Daniel Goleman: The First Step to Success? Admit Failure

When former Medtronic CEO, Bill George, interviewed leadership candidates, he was interested in learning about both their failures and successes. After all, everyone has made mistakes on the job. But in George’s mind, the best leaders are humble enough to recognize that they messed up, learn what not to do in the future, and develop resilience.

I spoke with Bill in my Leadership: A Master Class series about authentic leadership. Below is a portion of our conversation about the benefits of getting leaders to discuss and grow from their failures.

Daniel Goleman: There’s a kind of norm that you’re valued for telling a story of success about yourself, and yet you value someone who was candid about their failures.

Bill George: Right. In fact, I say, don’t promote someone to a high-level position until they’ve actually confronted themselves and said, “I failed.”

DG: What’s the lesson there?

BG: Because I now know, that when tested by limits, I know that failing is not the end of the world. I can come back. I started a company that failed. I took the lessons from that and started another company. I became successful only because I knew what caused me to fail before.

DG: Failure is an ideal opportunity to learn resilience.

BG: Absolutely. What if you don’t have resilience? What if you’re not adaptable? What if you’re just going to stay the course, and you hit a detour? You hit a block in the road? You have to adapt, but you have to have the resilience to come back and fight another day.

DG: How do you train and encourage resilience?

BG: By getting people to talk honestly and openly about the challenges they face and how they’re going to deal with them. People need to know they have the support from their family, friends or colleagues – especially their supervisor. I also encourage investigating introspection tools. When I feel pressure, I go off and meditate. I process. Over time and with practice it’s become a valuable cleansing experience. After quiet contemplation, I notice that I start to say things such as, “Well, it’s not that big a deal. We’ll just go figure out how to deal with it. It’s not the end of the world.”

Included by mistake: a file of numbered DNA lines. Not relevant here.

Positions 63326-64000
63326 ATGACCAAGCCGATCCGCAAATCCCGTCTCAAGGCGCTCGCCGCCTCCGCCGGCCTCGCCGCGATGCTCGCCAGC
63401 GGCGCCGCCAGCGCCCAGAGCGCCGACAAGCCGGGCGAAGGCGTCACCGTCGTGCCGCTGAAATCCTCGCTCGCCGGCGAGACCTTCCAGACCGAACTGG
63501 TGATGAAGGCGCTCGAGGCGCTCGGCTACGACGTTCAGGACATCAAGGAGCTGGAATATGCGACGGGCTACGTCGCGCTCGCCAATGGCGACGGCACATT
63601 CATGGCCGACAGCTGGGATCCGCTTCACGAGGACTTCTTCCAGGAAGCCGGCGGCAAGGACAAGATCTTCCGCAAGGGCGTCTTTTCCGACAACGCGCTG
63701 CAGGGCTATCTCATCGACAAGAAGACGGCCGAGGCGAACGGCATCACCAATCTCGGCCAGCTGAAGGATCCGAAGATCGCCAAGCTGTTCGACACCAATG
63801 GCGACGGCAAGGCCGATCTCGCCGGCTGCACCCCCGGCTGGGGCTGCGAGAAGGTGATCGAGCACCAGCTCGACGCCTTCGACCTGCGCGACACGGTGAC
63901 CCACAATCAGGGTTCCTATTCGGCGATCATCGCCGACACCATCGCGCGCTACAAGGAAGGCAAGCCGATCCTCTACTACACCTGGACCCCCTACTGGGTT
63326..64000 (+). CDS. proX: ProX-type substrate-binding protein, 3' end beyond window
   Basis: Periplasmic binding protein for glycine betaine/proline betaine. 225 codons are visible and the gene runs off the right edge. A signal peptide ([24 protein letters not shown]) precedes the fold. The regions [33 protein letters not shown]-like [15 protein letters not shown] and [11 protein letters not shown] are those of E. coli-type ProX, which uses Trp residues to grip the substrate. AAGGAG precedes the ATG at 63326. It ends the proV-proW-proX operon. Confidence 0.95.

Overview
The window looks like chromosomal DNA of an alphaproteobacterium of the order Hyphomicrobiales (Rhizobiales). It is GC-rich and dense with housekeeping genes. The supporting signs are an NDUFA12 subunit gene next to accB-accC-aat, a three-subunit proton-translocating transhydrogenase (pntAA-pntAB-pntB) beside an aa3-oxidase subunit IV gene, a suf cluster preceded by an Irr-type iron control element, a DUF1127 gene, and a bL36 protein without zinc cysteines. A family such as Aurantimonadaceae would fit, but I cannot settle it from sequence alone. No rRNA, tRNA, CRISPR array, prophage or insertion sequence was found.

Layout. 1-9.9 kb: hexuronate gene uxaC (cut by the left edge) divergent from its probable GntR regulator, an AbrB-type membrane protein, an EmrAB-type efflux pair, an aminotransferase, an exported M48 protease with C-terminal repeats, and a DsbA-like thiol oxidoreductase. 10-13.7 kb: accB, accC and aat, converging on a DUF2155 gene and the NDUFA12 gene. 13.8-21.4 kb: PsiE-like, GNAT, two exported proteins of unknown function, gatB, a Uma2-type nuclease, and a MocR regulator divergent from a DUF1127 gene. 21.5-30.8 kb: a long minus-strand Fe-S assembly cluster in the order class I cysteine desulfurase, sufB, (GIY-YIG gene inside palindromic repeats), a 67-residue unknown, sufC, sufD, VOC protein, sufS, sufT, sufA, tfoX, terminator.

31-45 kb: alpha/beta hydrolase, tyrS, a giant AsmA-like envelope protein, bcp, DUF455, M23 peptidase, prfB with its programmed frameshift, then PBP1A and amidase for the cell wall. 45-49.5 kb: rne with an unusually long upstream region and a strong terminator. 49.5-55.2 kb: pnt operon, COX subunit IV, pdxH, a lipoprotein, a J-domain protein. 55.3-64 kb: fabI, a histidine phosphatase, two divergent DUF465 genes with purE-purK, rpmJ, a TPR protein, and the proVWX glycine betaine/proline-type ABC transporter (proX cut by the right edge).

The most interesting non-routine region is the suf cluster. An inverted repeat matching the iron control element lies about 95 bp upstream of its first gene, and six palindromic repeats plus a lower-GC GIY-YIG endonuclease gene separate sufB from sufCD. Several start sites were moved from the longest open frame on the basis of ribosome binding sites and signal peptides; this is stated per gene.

DG: You get a larger picture of what’s going on, instead of that narrow, hyper focus on what’s wrong, or what you perceive to be wrong.

BG: Yes, you’re not so caught up in the moment. You’re not worried about all those little things. We’ll deal with it. I won’t say it’ll pass, but we’ll deal with it. That mindset then allows you to think more clearly. You’re less reactionary. You make better decisions, such as ask for help. That’s the wave of the future, by the way. Collaboration. Teamwork. It’s not, “I can do it myself. I’ll come back with a solution by tomorrow.” It rarely works. Not in business at least.

Weigh in: How did you handle an interview question about your past job failures? Share your insights in the comments.

Put these ideas into practice with Leadership: A Master Class Training Guide. Each module offers individual and group exercises, self-assessments, discussion guides, review of major points, and key actionable takeaway plans. The materials allow for instructor-led, self-study or online learning opportunities.

Additional resources:

Self-Improvement Begins with Self-Reflection

The Art of Moving On

How to Hear Your Inner Voice

The Power of Positive Planning

Photo: GK Hart/Vicky Hart / Getty Images